CARNOUSTIE, Scotland – Before his third round Saturday at the British Open, Jordan Spieth asked his caddie Michael Greller about what club he should hit off the tee on Carnoustie’s par-4 opening hole, which was playing 380 yards.
“Do we like driver again?” Spieth asked.
Greller responded, according to Spieth: “No, you lay it up, and it’s still a wedge to the front pin. Guys were getting it in there close all morning.”
But as Spieth walked to the first tee, he had second thoughts. So he ran them past his instructor, Cameron McCormick.
“How about I just send it on No. 1?” Spieth said to McCormick, who reaffirmed Spieth’s decision-making.
“I put all my chips behind anything that you decide, always,” McCormick told his standout student.
By the time Spieth stood over his first tee shot, driver in hand, he was all-in on the shot. Two strokes later and Spieth’s ball was dropping in the hole for an opening eagle.
“It was a dream start for the day,” said Spieth, whose 12-foot eagle make helped send the reigning Champion Golfer of the Year to the top of the leaderboard on a scoreable Saturday at Carnoustie.
Spieth, at 9 under following a third-round 6-under 65, shares the lead with housemate Kevin Kisner and Xander Schauffele, who will join Spieth in Sunday’s final pairing of 24-year-olds.
While Kisner, Schauffele and five other golfers at T-6 or better still searching for their first major victories, Spieth has three, including the Claret Jug. Having won a year ago at Royal Birkdale will help Spieth sleep easier Saturday night. He has nothing to prove, even if this season has been a struggle by Spieth’s lofty standards.
He is 175th in strokes gained putting and hasn’t cracked the top 20 in six starts since finishing third at the Masters. Yet Spieth found something on the greens this week, executing a tweak in his putting setup that has helped him use his arms more in his stroke.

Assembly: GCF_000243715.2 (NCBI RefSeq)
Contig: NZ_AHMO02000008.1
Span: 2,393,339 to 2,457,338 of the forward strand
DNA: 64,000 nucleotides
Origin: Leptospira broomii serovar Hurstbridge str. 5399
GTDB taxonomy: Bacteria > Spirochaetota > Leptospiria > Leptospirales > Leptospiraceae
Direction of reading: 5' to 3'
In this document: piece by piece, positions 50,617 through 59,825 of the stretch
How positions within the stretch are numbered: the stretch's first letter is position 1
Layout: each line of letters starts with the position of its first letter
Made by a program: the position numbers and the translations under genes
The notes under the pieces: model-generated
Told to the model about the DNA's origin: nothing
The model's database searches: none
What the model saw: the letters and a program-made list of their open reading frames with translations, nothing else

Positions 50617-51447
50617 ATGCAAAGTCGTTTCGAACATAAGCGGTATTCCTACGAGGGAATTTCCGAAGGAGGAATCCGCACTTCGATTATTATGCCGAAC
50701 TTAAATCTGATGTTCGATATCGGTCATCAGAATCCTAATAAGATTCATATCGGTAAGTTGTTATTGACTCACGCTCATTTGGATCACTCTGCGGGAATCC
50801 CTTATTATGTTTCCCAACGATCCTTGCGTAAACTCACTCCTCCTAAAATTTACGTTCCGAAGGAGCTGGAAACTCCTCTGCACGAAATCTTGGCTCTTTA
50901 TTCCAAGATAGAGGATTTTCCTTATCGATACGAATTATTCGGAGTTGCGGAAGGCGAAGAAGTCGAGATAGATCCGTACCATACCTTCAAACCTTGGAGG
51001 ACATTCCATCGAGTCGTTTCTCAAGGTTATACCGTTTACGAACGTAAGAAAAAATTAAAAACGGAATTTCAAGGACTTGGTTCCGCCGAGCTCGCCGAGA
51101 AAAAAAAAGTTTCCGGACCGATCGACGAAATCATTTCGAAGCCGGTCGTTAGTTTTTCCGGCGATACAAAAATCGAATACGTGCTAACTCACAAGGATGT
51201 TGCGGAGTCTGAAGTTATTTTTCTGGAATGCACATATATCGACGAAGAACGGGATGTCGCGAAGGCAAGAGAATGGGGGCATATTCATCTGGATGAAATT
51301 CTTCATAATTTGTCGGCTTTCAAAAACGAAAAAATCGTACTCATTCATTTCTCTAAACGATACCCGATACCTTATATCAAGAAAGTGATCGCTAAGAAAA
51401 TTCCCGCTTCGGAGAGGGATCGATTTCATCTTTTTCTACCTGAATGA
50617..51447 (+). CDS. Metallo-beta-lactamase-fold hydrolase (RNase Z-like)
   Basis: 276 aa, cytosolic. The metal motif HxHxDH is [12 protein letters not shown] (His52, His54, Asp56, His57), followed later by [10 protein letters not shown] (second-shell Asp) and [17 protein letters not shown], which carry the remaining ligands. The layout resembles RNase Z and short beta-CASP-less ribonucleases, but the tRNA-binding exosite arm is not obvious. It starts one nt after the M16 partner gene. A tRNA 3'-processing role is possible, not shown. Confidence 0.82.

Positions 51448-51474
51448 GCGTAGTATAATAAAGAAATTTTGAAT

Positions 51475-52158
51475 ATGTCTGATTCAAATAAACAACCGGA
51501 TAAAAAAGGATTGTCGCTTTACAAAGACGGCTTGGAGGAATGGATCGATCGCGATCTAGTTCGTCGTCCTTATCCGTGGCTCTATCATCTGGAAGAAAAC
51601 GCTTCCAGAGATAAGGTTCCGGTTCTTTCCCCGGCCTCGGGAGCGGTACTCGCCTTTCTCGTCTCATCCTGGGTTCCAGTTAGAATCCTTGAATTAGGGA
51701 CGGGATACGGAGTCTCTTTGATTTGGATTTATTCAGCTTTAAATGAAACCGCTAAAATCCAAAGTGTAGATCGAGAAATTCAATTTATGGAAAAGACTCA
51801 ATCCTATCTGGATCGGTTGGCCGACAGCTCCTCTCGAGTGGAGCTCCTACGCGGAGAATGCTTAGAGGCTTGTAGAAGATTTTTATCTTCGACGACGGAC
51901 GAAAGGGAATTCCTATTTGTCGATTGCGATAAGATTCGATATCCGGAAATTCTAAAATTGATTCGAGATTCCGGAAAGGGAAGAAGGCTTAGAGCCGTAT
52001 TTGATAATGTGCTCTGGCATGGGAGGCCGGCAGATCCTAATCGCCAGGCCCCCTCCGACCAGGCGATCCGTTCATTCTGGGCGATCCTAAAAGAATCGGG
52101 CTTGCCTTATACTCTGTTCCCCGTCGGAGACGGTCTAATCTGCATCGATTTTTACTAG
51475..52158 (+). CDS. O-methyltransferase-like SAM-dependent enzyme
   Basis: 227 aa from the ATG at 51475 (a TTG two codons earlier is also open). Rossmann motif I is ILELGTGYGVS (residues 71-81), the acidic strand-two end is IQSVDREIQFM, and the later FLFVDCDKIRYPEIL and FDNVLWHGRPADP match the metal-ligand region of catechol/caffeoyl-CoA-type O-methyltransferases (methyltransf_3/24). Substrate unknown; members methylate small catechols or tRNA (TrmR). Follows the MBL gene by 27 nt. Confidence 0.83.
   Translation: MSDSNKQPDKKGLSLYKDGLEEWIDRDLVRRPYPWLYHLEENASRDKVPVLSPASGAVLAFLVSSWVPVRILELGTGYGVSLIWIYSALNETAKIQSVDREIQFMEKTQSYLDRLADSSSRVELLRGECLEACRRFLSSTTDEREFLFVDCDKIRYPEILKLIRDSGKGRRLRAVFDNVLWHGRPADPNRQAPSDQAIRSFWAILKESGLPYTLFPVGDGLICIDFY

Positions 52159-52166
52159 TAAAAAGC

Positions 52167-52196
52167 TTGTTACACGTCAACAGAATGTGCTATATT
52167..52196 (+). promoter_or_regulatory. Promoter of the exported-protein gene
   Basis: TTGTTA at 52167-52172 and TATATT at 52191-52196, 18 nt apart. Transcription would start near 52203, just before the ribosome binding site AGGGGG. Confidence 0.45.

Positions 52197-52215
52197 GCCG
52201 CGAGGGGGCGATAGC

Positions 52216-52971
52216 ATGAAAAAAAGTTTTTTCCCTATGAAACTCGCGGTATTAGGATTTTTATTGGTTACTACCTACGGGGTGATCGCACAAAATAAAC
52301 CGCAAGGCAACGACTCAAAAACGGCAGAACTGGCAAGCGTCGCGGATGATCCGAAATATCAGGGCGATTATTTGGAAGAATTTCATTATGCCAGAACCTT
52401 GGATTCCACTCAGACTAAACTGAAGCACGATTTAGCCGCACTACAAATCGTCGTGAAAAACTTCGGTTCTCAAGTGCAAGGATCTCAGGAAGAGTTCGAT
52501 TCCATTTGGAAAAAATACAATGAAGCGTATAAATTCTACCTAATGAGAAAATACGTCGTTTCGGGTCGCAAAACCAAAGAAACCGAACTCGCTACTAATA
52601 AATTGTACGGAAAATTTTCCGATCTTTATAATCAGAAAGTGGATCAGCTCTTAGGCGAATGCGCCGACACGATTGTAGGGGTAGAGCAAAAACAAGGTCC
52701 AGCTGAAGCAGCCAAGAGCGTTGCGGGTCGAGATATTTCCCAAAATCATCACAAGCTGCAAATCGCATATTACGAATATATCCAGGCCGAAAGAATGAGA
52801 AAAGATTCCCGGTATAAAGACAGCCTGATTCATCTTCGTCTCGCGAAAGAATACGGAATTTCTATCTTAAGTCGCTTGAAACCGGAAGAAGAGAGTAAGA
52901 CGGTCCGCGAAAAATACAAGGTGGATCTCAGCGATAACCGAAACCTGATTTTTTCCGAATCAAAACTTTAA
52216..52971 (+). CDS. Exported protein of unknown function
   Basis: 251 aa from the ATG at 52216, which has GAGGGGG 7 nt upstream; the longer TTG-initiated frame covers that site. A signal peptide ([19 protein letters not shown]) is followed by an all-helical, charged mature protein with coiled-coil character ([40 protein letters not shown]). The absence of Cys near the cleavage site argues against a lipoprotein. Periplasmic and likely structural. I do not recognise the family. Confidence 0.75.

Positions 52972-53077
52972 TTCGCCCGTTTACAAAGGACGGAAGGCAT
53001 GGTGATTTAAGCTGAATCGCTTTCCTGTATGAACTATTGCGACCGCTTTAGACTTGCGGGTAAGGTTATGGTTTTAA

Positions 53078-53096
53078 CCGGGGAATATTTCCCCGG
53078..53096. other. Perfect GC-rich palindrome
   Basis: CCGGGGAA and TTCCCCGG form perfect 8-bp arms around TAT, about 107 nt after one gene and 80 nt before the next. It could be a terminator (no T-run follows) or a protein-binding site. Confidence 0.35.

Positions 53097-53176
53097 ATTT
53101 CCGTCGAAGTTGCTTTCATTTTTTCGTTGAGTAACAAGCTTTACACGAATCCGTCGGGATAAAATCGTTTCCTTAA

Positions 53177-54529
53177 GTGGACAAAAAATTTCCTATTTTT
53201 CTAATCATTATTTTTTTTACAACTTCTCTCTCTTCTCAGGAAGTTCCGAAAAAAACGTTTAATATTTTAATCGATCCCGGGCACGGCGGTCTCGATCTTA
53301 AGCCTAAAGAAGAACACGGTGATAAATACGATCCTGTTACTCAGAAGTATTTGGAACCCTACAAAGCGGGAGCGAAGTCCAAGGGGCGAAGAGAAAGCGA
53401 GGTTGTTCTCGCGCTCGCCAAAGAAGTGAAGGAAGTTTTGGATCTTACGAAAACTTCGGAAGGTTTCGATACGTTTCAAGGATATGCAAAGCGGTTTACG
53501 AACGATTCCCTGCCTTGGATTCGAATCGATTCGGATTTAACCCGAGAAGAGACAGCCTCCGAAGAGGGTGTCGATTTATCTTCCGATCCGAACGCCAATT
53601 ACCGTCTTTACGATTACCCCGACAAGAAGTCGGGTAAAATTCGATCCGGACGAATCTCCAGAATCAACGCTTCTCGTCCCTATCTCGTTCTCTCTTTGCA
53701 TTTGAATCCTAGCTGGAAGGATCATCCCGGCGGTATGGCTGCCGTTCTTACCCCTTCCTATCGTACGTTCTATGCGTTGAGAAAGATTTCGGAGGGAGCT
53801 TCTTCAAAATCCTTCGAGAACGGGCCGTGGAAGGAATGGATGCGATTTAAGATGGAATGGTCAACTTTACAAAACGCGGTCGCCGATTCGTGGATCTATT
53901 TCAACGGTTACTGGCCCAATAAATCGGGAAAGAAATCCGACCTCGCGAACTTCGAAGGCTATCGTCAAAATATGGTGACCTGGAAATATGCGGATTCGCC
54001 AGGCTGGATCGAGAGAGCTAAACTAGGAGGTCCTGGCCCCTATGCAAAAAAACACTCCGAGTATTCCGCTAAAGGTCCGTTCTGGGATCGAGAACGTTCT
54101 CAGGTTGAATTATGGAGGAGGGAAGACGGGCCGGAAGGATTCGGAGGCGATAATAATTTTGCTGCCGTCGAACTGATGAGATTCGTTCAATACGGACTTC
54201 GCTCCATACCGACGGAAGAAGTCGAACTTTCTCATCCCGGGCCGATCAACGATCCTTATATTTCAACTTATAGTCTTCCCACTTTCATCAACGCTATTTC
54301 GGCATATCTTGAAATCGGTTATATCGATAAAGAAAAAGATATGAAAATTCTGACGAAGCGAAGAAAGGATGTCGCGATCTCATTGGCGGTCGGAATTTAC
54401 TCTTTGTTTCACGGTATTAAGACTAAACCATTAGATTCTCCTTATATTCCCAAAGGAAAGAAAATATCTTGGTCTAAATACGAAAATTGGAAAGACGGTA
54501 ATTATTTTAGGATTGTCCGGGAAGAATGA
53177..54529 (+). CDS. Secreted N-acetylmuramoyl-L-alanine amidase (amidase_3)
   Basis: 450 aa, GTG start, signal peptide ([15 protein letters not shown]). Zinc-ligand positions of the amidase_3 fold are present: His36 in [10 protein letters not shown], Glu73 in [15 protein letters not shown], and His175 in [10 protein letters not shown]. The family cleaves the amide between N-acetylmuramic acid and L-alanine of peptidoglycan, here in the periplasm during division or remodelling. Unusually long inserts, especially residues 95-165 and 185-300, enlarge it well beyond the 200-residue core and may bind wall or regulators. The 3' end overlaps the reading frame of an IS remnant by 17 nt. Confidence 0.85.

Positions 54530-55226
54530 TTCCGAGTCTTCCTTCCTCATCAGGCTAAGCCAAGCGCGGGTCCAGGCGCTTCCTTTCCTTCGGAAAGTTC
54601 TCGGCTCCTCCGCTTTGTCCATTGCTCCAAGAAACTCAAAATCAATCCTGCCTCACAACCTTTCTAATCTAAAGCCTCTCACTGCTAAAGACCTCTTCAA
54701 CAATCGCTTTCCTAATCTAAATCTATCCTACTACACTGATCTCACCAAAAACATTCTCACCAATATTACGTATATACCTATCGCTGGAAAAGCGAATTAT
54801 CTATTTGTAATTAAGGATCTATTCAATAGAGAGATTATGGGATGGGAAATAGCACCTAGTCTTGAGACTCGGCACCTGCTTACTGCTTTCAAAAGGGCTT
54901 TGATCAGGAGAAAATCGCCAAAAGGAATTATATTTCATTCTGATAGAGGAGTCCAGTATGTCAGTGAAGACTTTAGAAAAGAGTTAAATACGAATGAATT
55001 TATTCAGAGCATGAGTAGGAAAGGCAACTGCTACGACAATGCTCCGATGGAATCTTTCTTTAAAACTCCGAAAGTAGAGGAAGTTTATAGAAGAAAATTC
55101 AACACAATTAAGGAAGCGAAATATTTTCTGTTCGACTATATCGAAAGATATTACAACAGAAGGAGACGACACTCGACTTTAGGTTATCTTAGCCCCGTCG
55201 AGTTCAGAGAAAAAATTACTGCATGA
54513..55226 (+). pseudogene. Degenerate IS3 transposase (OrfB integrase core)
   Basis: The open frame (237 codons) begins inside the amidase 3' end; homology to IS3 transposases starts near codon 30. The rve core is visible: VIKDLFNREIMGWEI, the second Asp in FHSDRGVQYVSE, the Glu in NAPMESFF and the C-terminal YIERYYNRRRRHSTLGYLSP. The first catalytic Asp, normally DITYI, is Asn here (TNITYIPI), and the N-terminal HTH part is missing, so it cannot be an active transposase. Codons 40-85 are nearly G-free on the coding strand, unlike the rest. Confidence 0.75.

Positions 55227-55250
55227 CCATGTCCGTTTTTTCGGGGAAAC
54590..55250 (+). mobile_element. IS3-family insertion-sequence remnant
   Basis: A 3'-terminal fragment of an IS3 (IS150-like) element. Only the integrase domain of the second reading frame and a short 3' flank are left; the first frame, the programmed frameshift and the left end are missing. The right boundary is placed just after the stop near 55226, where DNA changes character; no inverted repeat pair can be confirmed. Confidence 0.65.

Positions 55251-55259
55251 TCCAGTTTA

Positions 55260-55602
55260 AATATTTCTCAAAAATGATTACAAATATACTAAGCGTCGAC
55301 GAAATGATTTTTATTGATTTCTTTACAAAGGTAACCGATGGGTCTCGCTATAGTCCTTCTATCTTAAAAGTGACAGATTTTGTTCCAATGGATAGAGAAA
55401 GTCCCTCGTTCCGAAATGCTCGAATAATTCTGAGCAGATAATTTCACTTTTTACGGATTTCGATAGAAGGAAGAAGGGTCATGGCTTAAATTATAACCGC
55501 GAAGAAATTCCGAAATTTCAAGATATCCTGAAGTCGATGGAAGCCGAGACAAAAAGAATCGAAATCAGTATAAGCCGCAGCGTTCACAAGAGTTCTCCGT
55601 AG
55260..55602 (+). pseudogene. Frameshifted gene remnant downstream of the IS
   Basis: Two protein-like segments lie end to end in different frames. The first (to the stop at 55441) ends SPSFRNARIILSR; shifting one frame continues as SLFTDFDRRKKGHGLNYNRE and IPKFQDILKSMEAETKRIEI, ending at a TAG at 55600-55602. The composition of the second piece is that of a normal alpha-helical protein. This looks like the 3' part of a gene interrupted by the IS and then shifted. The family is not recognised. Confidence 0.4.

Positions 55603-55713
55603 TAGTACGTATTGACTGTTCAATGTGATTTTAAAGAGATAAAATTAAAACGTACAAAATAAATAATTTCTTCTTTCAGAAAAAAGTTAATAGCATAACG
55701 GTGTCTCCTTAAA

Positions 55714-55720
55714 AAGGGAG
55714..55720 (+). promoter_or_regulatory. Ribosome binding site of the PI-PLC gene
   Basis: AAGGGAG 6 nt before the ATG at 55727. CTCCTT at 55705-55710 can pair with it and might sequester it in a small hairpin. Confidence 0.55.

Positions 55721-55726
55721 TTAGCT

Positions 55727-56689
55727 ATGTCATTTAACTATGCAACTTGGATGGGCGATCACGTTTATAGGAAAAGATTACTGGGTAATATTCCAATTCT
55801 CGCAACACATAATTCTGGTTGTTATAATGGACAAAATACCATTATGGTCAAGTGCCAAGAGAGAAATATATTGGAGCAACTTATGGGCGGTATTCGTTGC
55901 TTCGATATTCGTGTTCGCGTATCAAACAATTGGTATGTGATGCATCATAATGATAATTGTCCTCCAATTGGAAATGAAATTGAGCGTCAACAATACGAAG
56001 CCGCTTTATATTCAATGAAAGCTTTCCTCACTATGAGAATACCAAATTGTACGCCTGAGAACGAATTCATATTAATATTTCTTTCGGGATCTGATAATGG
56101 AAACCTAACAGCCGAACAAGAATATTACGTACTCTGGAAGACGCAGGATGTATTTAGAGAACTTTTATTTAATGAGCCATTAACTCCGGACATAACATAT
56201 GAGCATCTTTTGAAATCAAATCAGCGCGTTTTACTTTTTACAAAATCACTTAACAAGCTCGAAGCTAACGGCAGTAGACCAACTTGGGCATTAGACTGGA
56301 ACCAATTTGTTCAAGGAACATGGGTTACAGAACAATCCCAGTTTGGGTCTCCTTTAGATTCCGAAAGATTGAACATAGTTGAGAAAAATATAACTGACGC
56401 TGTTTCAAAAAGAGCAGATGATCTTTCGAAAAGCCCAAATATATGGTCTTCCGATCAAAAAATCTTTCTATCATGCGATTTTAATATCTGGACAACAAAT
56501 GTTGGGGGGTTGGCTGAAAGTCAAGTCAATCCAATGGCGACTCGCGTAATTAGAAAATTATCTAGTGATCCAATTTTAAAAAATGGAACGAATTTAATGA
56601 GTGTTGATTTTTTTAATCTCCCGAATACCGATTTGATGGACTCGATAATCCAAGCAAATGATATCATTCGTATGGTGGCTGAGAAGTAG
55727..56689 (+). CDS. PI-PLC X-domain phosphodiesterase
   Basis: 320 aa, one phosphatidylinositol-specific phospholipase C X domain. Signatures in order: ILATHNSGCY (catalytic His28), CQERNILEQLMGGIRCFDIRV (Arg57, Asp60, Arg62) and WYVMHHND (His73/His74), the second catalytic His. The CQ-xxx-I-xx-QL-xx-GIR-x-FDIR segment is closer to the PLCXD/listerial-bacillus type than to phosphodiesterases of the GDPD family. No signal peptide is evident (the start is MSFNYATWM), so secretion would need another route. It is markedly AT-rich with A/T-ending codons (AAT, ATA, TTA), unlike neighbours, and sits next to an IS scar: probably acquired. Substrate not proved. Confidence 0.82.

Saturday’s 29 putts were the most Spieth has needed in a single round this championship. None of his birdie putts in Round 3 came from outside 12 feet, though his lag putting and speed has been remarkable. From 40 feet away at the par-5 14th, Spieth calmly left himself a tap-in birdie to move into a share of the lead for the first time.
“He putted it great,” said Spieth’s playing competitor, Kevin Chappell, who last played with Spieth at the Genesis Open in February, when, as Chappell noted, “our games were a little different.”
And while Spieth said Friday that his ballstriking wasn’t near where it was last year at Royal Birkdale, a day later he felt exponentially more confident in his ability from tee to green. His 10 fairways and 15 greens hit Saturday were both week highs.
“I’ve kind of got a cleared mind,” Spieth said. “I’ve made a lot of progress over the year that’s been kind of an off year, a building year. … This is right after the round, but I feel pretty calm because of the progress made in the game. If I felt like I got away with a lot of stuff and I really wasn’t progressing and just made a lot of putts, then I’d probably feel more tension.”
The only thing “high and tight” Saturday evening was Spieth’s haircut. He ventured into town Saturday morning and dropped 20 pounds for a quick haircut, which was noticeable even hidden underneath Spieth’s black Under Armour cap.
“It looked like a military grade haircut,” quipped Kisner.
Jokes aside, 25-mph winds Sunday will make Carnoustie no laughing matter. Players have almost universally agreed that the final round will be the toughest test yet and that the “Carnicety” that showed up on Moving Day should once again turn into “Carnasty” in time for the finish.
“I’m really excited to see how hard it can play,” Kisner said. “I think that’s the way the major championship should come down the stretch is be as hard as possible.”
And with a bunched leaderboard, anything can – and probably will – happen.
“Expect the unexpected,” Spieth said.
With so much uncertainty and the 147th Open playing just that – wide open – many who fancy betting will be hesitant as they rush to Ladbrokes prior to Sunday’s final round. Looking for the safest bet?
It’s undoubtedly Spieth. He’s the defending champion. He’s playing brilliantly, especially on the greens. And most importantly, he knows it.